Congress’s power to conduct investigations and to compel witnesses and evidence through subpoena is well-established. Executive privilege has a much more dubious pedigree. The Supreme Court first accepted executive privilege as a legitimate constitutional concept just 45 years ago. In that case, the court rejected President Richard M. Nixon’s claim that executive privilege is absolute and ordered him to comply with a subpoena for the Watergate tapes. The court held that executive privilege is qualified and that a president’s interest in confidentiality must be balanced against the interest of the branch issuing the subpoena. Nothing in the current case or any other case decided by any court has ever held that presidential advisers — let alone former advisers — are absolutely privileged from complying with a congressional subpoena.
The White House on Monday released an opinion it received from the Justice Department’s Office of Legal Counsel. The opinion notes that, since the Watergate investigation, it has been the consistent position of the executive branch that senior presidential advisers, including the White House counsel, are absolutely privileged from complying with any congressional subpoena for testimony. This position has been asserted by every president since Nixon, regardless of political party, though the immunity of a former adviser has been asserted only by President George W. Bush. This casts Trump’s position as representing a principled and nonpartisan consensus. The subtext is that Congress’s position is partisan and unprincipled.
This narrative ignores a countervailing truth: Since Watergate, Congress has asserted — without regard to which party is in the majority — its power to compel the testimony of senior White House aides against every president. In other words, the disagreement is principled and nonpartisan.
Not surprisingly, the issue has been litigated. In 2007, Bush asserted a categorical “immunity” to prevent his former White House counsel, Harriet Miers, from testifying as part of a congressional inquiry into whether a group of U.S. attorneys had been fired for political reasons. The House Judiciary Committee went to court to enforce its subpoena and U.S. District Judge John D. Bates, who had been appointed by Bush, ruled emphatically in favor of the House of Representatives.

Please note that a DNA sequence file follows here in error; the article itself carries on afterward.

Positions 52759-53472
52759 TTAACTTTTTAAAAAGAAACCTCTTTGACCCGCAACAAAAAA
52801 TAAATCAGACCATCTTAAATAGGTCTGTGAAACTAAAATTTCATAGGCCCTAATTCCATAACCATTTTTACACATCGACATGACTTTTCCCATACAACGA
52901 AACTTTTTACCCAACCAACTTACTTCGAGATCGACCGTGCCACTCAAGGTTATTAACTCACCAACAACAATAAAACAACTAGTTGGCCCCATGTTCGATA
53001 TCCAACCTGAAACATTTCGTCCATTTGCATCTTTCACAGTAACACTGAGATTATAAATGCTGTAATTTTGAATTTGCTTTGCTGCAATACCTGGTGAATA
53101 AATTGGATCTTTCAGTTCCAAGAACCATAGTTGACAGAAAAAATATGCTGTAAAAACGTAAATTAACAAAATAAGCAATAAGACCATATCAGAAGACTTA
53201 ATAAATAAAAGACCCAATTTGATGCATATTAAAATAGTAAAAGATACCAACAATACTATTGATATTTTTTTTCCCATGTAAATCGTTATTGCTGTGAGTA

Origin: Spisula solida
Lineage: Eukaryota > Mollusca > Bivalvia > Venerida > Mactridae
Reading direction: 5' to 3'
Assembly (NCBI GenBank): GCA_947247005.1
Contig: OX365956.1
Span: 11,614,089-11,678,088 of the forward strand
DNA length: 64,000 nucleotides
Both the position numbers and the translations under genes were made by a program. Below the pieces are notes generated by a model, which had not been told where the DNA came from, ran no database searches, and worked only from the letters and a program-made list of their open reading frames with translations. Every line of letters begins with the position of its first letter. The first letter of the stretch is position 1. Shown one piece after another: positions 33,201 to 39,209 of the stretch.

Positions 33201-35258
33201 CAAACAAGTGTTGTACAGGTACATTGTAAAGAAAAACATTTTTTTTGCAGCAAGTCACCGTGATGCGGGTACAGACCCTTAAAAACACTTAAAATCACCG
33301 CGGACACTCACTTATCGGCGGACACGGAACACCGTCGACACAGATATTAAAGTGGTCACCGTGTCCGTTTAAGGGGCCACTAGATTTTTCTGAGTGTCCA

The lead rationale for the Justice Department’s position is that the president is independent of and equal to Congress. According to the opinion released Monday, “subjecting a senior presidential advisor to the congressional subpoena power would be akin to requiring the President himself to appear before Congress. . . . Yet Congress may no more summon the President to a congressional committee room than the President may command members of Congress to appear at the White House.”
This argument has rhetorical appeal, but it fails on the merits. Yes, Congress and the president are equals. They are not, however, identical. In other words, they have different powers. Congress has the subpoena power; the president does not. True, the president may not command anyone to appear at the White House. The Senate and House, by contrast, may subpoena anyone to appear before its committees. As the Supreme Court put it, “It is unquestionably the duty of all citizens to . . . respond to subpoenas, to respect the dignity of the Congress and its committees and to testify fully with respect to matters within the province of proper investigation.”
Trump’s assertion of privilege, then, is not a claim for equal treatment. It is a claim that he enjoys an unusual exemption from the basic duty that every other citizen must observe.
The redacted Mueller report documents the extensive efforts the president undertook to obstruct special counsel Robert S. Mueller III’s investigation and elaborates on the central role the president assigned to McGahn in carrying out the obstruction. Congress’s interest in protecting our election system from foreign interference is of the highest constitutional order, as is Congress’s interest in responding to the president’s blatant misconduct. McGahn’s testimony is clearly relevant to vindicating both interests.
Where Congress’s interest is concrete and compelling, the president’s interest in confidentiality is not. McGahn testified to the special counsel at great length, and the president did not object to the attorney general’s public disclosure of the substance of that testimony in the Mueller report. While that does not represent a waiver of privilege with respect to matters going beyond what appears in the report (because both McGahn and Mueller were within the executive branch), it does all but eviscerate Trump’s claimed need for his conversations with McGahn to be kept secret. Indeed, Trump himself has spoken publicly about his conversations with McGahn (disputing two notions: that he had ordered McGahn to fire Mueller, and that he had instructed McGahn to draft a memo falsely asserting that the president had never ordered Mueller’s firing).
The president’s assertion of an absolute executive privilege is part of a broad strategy to stonewall Congress and prevent it from exercising its core constitutional functions of oversight and investigation. Trump has said that it is his intention to fight “all the subpoenas.” Rather than showing respect for Congress’s role, the president has shown that he holds Congress in contempt. The question now is whether Congress will reciprocate.